Welcome to 2022, everyone! As many organizations kick off their first full workweek of the year, we know that many of you are already thinking about the nature of work and how to shift the environment you work in to be more welcoming, positive, and enjoyable.
Whether you’re a manager, a brand-new teammate new to the job, a seasoned frontline professional in your field, or an executive leading multiple teams and departments, here are a few first steps you can take to create a more positive workplace.
1) Stop and notice.
With the abundance of information readily available to us, it is not uncommon for a person to join a conversation and adopt new vocabulary – known as buzzwords – yet miss the core idea behind the word or phrase. That means we may stop to speak with a person then walk away misaligned about the topic of conversation. The first step to authentic engagement is authentic listening. When you talk to people, be open to what you may learn and how it may shift you or shift what you thought you knew.
2) Ask questions & welcome curiosity.
Nowadays, everyone is thinking and talking about the nature of work. In the modern workforce, it is important that we act intentionally in ways that allow each person to not only contribute but also be heard. This allows us, as colleagues and leaders, to more fully understand what is most important to our teammates and employees. From these conversations, we can learn more about how to build inclusion into the organizational culture.
3) Be intentional about building trust.
In a recent article from Harvard Business Review, “The Neuroscience of Trust,” Paul Zak discusses the impact of trust at work. As he explains, “compared with people at low-trust companies, people at high-trust companies report: 74% less stress, 106% more energy at work, 50% higher productivity, 13% fewer sick days, 76% more engagement, 29% more satisfaction with their lives, 40% less burnout.” In other words, trust creates a more positive workplace, which thereby increases bottom-line results across the organization.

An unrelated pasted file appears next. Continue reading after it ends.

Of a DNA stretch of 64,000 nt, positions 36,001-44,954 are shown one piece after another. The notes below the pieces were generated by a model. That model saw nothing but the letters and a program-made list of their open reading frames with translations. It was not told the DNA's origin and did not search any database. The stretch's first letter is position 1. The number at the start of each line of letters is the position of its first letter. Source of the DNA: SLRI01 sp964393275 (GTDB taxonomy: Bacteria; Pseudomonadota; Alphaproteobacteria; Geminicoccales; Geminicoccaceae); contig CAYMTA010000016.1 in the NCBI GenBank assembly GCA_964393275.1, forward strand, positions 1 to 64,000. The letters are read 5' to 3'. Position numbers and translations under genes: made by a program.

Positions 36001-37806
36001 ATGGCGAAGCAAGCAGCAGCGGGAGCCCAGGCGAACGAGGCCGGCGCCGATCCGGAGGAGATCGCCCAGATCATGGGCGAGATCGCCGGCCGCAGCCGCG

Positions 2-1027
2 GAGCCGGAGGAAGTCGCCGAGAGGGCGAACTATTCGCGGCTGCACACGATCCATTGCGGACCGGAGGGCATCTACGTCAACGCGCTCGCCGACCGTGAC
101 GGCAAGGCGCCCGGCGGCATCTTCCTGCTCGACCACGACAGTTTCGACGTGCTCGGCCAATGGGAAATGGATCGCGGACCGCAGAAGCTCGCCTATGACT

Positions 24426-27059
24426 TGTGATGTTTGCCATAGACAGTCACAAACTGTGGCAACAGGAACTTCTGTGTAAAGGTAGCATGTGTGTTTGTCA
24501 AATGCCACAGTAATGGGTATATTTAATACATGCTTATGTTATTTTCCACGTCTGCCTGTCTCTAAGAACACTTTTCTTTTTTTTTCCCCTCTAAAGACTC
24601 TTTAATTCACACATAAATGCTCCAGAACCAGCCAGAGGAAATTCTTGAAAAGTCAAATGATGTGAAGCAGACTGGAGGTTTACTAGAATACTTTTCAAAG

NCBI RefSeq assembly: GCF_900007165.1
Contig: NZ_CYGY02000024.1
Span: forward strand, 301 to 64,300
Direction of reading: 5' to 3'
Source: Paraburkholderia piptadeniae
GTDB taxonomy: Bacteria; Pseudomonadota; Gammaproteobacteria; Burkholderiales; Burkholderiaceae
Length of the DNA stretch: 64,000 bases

Another study from Columbia University investigated the way that company culture can affect job turnover. The results, reported by Eric Siu in “It Really Pays to Have a Rich Company Culture,” showed that “the likelihood of job turnover at an organization with rich company culture is a mere 13.9 percent, whereas the probability of job turnover in poor company cultures is 48.4 percent.” That’s almost 350% times greater retention.
4) Set clear boundaries.
In a recent two-part podcast, Brene Brown breaks down that defining clear boundaries is the beginning of building trust. At work, this might mean boundaries around language, time, the topic of conversation, or more. For instance, you might clearly communicate when and how teammates can add work items to your day, when you will and will not answer emails or text, and which are the most respectful words you’d like people to use when describing you.
In light of the ongoing global pandemic and continuing conversations about the future of work, creating a more positive workplace is top of mind for many professionals this year. One great first step is understanding how our interpersonal interactions contribute to workplace culture at large, and how we can be more intentionally inclusive to create a more enjoyable workplace.